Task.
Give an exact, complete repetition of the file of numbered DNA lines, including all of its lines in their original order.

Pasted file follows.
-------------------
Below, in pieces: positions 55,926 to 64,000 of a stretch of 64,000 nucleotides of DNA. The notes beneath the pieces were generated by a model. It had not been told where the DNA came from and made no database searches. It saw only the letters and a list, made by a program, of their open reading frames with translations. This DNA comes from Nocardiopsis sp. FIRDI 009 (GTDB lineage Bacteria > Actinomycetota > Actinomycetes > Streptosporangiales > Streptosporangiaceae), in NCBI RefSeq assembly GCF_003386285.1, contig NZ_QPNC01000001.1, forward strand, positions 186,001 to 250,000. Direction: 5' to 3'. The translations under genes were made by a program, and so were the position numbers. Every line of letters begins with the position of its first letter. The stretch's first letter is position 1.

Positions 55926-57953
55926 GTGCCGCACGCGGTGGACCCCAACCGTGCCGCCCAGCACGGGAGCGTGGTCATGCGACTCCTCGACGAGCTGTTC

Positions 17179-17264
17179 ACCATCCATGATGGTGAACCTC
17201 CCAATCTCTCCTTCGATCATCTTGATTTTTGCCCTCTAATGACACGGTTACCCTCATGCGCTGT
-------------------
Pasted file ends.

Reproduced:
Below, in pieces: positions 55,926 to 64,000 of a stretch of 64,000 nucleotides of DNA. The notes beneath the pieces were generated by a model. It had not been told where the DNA came from and made no database searches. It saw only the letters and a list, made by a program, of their open reading frames with translations. This DNA comes from Nocardiopsis sp. FIRDI 009 (GTDB lineage Bacteria > Actinomycetota > Actinomycetes > Streptosporangiales > Streptosporangiaceae), in NCBI RefSeq assembly GCF_003386285.1, contig NZ_QPNC01000001.1, forward strand, positions 186,001 to 250,000. Direction: 5' to 3'. The translations under genes were made by a program, and so were the position numbers. Every line of letters begins with the position of its first letter. The stretch's first letter is position 1.

Positions 55926-57953
55926 GTGCCGCACGCGGTGGACCCCAACCGTGCCGCCCAGCACGGGAGCGTGGTCATGCGACTCCTCGACGAGCTGTTC

Positions 17179-17264
17179 ACCATCCATGATGGTGAACCTC
17201 CCAATCTCTCCTTCGATCATCTTGATTTTTGCCCTCTAATGACACGGTTACCCTCATGCGCTGT